While no performance claims are given we managed 9.2sec for the 0-100 and 7.3sec on the 80-120. Not so great was the braking performance, a full ABS stop taking 45m from 100km/h, the distance getting longer with each stop thereafter, whereas most in this class will haul to a halt within about 36m. Haval reckons on 9.8L/100km, and we averaged around the 11L/100km mark, so it’s not the most economical in its class either.

However, the powertrain lends the H6 readily summoned urge for general ease of driving. The delivery doesn’t leave you lingering from the get go, the torque surge sufficient to trouble the grip of the front tyres if you’re too eager. The ratios usually have the engine hovering between 1800 and 2000rpm, so it’s right on the curve and ready to go. As such, we were happy to leave things in the Normal mode for most of our time with it, Sport a jot frisky for commuting.

In its default mode, the twin-clutch sorts itself well, the shifts tuned more for smoothness, and so downshifts can be a little laboured. There are a few gremlins at low speeds, the creep not so polished and the engagement of drive isn’t the smoothest when reversing, making some parking manoeuvres difficult. The turning circle is large, the steering ratio slow too at 3.5 turns.

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Assistance isn’t bad save for a determined will to get back on centre. The only active safety feature present is a blind spot monitoring system, which you have to activate every time you start up and it only triggers a warning when a car is literally right alongside anyway. Mirrors themselves are generous but combined with the thick A pillar, create a sizeable forward blind spot at intersections. The H6’s urban ride quality tends toward firm for the class, adding some jiggle across town.

But the progress is at least quiet, suspension and road noise suppressed. The engine isn’t too rowdy either, and you’ll even hear the turbo compressing. Out on the highway, the ride is more settled at speed. On roads more challenging, the H6 can hold its own. Sport mode helps to enliven the powertrain, the engine more responsive, so too the twin-clutch, though it’s gear swaps could never be classified as sporty.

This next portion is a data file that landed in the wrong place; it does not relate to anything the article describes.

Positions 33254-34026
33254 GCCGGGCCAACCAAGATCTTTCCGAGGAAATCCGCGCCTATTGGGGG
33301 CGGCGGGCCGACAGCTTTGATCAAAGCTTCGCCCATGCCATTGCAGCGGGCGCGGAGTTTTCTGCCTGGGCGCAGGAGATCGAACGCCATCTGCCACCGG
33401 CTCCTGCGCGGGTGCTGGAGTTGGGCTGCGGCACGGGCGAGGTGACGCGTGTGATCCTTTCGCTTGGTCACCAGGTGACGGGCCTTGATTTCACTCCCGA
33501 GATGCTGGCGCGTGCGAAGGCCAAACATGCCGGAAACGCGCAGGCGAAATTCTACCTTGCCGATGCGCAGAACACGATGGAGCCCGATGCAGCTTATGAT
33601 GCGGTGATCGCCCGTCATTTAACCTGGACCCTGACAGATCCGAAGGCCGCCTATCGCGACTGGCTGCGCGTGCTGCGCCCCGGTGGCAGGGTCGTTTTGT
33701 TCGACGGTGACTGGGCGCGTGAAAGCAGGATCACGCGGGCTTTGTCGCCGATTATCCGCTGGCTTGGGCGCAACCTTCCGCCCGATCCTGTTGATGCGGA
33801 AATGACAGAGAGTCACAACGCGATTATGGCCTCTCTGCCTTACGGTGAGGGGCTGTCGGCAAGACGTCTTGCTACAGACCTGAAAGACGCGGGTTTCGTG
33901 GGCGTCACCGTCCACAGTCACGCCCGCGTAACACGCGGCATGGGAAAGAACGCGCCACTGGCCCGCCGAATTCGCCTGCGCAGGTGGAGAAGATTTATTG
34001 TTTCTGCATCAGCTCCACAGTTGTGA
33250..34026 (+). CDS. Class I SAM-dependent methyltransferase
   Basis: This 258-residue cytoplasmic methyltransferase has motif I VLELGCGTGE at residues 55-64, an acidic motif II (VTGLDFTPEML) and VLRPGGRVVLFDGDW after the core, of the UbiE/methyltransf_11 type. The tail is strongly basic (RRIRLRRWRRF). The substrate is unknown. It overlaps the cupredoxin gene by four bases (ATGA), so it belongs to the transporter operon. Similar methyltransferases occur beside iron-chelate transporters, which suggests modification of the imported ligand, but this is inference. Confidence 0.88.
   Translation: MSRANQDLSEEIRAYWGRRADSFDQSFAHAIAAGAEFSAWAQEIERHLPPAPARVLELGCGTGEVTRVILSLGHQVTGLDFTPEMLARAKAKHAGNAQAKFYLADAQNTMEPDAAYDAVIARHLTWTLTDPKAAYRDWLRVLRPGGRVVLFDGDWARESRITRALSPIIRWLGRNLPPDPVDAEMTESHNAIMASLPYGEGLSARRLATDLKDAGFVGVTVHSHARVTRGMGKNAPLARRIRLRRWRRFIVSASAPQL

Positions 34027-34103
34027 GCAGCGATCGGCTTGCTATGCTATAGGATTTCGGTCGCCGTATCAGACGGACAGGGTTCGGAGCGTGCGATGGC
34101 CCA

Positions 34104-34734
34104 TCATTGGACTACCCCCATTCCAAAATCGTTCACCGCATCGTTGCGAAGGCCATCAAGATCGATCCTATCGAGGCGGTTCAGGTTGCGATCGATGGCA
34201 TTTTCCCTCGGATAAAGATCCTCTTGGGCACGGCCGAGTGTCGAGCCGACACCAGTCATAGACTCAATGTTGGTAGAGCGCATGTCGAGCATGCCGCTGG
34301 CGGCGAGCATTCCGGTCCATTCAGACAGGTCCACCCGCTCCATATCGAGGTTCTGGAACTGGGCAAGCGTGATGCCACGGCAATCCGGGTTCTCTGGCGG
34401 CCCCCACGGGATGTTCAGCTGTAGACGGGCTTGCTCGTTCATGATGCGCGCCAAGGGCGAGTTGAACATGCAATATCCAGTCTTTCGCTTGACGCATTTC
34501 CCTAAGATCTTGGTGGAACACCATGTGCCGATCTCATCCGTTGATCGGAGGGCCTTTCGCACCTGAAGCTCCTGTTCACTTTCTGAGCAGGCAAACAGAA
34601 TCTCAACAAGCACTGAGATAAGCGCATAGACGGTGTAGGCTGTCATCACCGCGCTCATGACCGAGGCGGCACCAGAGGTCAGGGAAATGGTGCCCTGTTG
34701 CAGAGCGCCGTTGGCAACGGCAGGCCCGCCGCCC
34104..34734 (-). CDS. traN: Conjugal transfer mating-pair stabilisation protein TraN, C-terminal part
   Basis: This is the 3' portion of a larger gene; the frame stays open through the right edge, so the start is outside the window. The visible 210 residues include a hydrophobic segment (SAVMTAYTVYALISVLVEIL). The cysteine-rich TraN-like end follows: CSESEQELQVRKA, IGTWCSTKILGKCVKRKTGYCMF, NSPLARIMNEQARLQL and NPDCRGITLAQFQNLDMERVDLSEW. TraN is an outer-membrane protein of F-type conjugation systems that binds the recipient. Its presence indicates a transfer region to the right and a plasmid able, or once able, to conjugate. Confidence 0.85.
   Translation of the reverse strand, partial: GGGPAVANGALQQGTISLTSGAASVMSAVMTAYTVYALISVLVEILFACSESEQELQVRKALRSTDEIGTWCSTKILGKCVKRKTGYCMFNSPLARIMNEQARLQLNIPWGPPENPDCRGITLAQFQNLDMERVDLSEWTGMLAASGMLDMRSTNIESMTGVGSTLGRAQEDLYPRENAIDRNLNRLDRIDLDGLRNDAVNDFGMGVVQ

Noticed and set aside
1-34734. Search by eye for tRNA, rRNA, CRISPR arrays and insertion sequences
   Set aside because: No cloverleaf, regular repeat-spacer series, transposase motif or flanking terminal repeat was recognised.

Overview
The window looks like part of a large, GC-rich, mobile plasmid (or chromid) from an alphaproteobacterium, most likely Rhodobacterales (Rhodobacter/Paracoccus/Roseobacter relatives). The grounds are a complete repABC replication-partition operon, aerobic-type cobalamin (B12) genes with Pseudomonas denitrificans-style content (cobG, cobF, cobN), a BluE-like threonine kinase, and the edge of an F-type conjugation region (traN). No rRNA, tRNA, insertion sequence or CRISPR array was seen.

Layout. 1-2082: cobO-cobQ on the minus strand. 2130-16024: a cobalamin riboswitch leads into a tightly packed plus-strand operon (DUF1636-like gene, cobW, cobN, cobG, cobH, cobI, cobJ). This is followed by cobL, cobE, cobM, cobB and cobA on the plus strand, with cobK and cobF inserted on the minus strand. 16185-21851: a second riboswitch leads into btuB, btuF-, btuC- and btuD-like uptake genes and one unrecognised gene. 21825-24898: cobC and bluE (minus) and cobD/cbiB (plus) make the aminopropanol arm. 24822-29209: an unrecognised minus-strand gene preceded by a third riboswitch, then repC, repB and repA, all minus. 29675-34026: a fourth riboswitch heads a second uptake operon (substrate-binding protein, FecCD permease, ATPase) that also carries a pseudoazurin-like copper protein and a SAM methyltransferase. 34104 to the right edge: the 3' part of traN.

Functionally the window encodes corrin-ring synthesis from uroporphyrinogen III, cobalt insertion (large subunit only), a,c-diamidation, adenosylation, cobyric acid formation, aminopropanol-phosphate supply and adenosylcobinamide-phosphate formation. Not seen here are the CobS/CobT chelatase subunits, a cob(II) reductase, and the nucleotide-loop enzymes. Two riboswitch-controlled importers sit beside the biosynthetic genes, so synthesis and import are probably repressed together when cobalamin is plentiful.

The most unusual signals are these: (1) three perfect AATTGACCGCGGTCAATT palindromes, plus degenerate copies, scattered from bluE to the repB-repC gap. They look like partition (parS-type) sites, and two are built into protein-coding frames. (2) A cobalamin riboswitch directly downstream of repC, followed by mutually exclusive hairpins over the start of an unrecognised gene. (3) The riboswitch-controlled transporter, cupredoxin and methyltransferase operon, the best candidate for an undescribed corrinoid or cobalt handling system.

Being a long stroke 2.0-litre turbo, there’s good pull across the rev range, with little need to wring it much past 4500rpm, which is handy for it’s not much of a revver. Thrown at a bend, the H6 does well to tame any wild body movements yet it’s not easily bullied by the bumps. Apart from its slow turn in, the steering relays a feel for the grip and there’s no rack rattle to speak of. The ESP is overly active however, tuned to intervene early and often.

As mentioned there aren’t any active safety features, just ESP and six air bags, while the H6 hasn’t been crash tested by ANCAP. A five-year, 100,000km fully transferable warranty is standard.

So does the H6 adhere to the Haval philosophy? There’s definite quality here considering the price, though the technology is lacking. However there’s only so much you can expect for the money. But it looks good, thanks to employing the right designers, and we’ll give it a pass mark for the way it drives, not top of the class but far from awful too. It’s actually quite surprising in this regard.

The Stats

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Model Haval H6 Lux  Price $33,990

Engine 1967cc, IL4, T/EFI, 145kW/315Nm

Transmission 6-speed twin-clutch, front-wheel drive

Vitals 9.21sec 0-100km/h, 9.8L/100km, 225g/km, kg